Public Safety

Possible plea again for Iowa City home day care provider accused of child neglect after judge rejected first one

Pictured is the Iowa City home where a 7-month-old child died while at the in-home daycare of Wendy D. Young. (Madison Arnold/The Gazette).
Pictured is the Iowa City home where a 7-month-old child died while at the in-home daycare of Wendy D. Young. (Madison Arnold/The Gazette).
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IOWA CITY — Another possible plea hearing is set next year for a home day care provider accused of being neglectful of children in her care, including a 7-month-old who died, after a judge rejected her first plea last month.

Sixth Judicial District Judge Christopher Bruns on Friday set a hearing for Wendy Dee Young, 49, of Iowa City, Feb. 11 in Johnson County District Court, following a case management conference with the defense and prosecution. The hearing wasn’t in open court but court documents show if a written guilty plea is filed and accepted by the court before the hearing, the hearing will be canceled.

Bruns’ order indicates the plea hasn’t been finalized because Young’s lawyer, John Bruzek, and Assistant Johnson County Attorney Rachel Zimmermann-Smith agreed to reset the trial, originally set Nov. 26, to April 2.

Last month, Young made a written Alford plea to a lesser charge, child endangerment without injury, an aggravated misdemeanor. She would have faced up to two years in jail but the plea included that jail time would be suspended and she would serve two years probation.

She also planned to ask for a deferred judgment, which means the convictions could be wiped from her record if she completes her probation without violations.

In an Alford plea, the defendant does not admit guilt but agrees the prosecution has enough evidence for a likely conviction.

Young was originally charged with felony neglect or abandonment of a dependent person, which is up to a 10-year prison sentence.

Senior Judge Carl Baker declined to enter an order in response to the plea and rejected it Oct. 31.

Zimmermann-Smith, after the conference Friday, declined to explain why the first plea was rejected and if the same plea agreement is being offered to Young. She did say a presentencing investigation report, which is conducted by probation officials to include details of the defendant’s background and the offense to aid the judge in sentencing, will be ordered.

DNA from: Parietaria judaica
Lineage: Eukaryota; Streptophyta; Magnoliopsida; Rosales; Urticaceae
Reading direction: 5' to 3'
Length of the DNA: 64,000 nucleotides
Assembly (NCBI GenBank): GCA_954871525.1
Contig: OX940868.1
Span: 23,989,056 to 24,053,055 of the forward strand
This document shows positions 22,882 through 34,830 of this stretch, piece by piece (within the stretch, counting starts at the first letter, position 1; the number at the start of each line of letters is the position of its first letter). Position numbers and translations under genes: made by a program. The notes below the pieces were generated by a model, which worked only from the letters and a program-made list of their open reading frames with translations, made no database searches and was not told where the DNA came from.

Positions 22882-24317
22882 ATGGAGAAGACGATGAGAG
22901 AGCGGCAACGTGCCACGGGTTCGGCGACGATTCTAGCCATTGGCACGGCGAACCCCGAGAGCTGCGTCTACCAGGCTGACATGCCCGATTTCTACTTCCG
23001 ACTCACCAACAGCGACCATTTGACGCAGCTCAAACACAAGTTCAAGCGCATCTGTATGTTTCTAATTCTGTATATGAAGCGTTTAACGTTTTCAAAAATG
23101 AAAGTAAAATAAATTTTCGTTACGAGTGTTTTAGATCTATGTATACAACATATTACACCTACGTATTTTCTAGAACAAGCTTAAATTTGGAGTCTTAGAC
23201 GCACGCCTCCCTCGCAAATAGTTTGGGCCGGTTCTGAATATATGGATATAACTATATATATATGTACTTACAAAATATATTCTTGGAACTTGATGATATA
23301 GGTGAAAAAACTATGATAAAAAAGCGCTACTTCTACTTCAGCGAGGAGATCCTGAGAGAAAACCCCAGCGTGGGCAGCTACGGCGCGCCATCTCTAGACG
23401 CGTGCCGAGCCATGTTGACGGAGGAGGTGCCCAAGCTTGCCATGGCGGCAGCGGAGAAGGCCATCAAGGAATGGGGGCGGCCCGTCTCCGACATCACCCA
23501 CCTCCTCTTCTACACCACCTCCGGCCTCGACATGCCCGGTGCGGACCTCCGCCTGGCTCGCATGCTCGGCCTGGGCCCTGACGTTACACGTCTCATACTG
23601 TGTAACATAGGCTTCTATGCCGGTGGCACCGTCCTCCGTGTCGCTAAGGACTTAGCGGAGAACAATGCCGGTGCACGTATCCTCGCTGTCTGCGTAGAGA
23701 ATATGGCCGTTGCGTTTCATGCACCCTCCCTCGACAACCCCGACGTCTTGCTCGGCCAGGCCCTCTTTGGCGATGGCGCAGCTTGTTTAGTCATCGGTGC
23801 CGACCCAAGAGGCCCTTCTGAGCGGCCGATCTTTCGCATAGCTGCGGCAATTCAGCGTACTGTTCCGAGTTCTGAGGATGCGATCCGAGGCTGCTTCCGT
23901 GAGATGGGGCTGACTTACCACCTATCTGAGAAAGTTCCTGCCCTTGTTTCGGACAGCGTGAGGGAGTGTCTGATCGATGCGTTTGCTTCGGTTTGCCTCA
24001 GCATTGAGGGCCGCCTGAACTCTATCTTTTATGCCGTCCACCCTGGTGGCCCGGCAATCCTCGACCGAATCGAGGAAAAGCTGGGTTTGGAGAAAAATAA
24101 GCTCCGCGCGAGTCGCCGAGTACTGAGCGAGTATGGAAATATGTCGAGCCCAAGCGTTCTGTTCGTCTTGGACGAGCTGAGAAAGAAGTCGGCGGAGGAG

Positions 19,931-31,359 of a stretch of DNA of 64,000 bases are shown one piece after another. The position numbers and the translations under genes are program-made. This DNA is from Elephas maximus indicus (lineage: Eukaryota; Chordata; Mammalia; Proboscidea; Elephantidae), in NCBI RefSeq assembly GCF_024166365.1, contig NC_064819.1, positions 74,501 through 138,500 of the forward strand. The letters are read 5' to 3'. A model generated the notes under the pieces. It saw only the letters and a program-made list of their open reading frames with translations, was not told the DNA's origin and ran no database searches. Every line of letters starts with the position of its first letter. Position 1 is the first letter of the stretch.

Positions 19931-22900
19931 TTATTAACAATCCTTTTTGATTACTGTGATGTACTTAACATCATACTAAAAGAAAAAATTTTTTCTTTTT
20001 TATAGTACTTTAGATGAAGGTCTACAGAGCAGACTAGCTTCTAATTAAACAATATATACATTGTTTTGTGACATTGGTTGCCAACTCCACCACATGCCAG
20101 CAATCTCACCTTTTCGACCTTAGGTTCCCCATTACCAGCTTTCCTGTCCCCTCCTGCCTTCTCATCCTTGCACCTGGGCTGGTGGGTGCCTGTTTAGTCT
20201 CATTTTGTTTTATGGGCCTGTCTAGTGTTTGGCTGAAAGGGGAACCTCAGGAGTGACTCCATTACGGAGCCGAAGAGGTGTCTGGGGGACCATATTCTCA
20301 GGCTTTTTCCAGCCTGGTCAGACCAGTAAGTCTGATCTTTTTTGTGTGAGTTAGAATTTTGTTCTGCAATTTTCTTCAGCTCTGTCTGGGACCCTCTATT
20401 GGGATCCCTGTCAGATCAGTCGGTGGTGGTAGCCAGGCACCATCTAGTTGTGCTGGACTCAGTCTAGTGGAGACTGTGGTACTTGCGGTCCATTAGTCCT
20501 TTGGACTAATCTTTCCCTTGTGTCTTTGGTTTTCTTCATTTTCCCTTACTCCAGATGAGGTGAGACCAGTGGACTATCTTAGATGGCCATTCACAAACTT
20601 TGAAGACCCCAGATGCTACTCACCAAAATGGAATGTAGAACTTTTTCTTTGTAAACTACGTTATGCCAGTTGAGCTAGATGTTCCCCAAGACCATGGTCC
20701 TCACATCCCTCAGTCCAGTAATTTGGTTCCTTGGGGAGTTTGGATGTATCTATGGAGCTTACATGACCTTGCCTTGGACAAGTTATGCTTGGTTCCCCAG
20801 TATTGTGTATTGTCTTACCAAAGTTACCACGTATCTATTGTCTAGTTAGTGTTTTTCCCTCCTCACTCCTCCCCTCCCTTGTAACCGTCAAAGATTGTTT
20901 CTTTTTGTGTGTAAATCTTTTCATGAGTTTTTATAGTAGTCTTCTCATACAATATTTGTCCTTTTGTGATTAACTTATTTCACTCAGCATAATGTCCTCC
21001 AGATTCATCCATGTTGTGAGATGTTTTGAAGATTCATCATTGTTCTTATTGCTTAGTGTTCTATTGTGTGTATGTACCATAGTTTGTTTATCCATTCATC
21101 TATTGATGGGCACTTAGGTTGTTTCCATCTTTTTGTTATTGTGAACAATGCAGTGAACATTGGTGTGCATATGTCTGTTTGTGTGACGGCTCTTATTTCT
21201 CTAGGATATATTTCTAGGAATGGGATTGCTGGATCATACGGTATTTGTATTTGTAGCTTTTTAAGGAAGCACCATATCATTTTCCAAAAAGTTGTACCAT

This isn’t the first time in recent months that a judge didn’t accept a Johnson County plea agreement involving a death that didn’t include prison time. A judge rejected a plea agreement in July for Kaitlyn Richards, 22, of Cedar Rapids, convicted of involuntary manslaughter in a fatal crash that killed Patty Mittauer, 55, of Swisher, on Jan. 24, 2016. Richards was speeding and texting, authorities said. A prosecutor agreed to the lesser charge and probation.

In September, a different judge also rejected the plea without jail time and sentenced Richards to two years.

Zimmermann-Smith previously said she couldn’t provide many details of this case but did say, according to the autopsy, the cause of death for 7-month-old Sawyer Springsteen is unknown.

Court documents show Young admitted to drinking about 10 to 12 beers until about two hours before the day care opened at 6:30 a.m. Oct. 18. Sawyer, along with four other children under the age of 3, were in Young’s care that day.

Emergency responders found Sawyer unresponsive when they arrived about 2:21 p.m. at Young’s home, police said. She told officers she ran to a neighbor’s home to ask them to call 911 because she couldn’t find her phone.

Young told police that Sawyer’s parents said they had taken the infant to a hospital a couple of days before and he had a viral infection. The infant hadn’t been in Young’s care for a few days because of the infection.

She said the infant didn’t seem sick that day, according to court documents. At some point after lunch while Sawyer was taking a nap, Young checked on him and found he was “blue, not breathing and felt limp when she picked him up.”

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Initially, she denied any abnormal activity, trauma or drinking alcohol while taking care of the children, according to court documents. She did say she felt hung over at 6 a.m. when she got up but not intoxicated. Young then admitted to drinking 10 to 12 beers until 4 a.m. that day.

Young consented to a breath test, which showed her blood alcohol content level was 0.045. Iowa’s legal drinking limit is 0.08.

l Comments: (319) 398-8318; trish.mehaffey@thegazette.com

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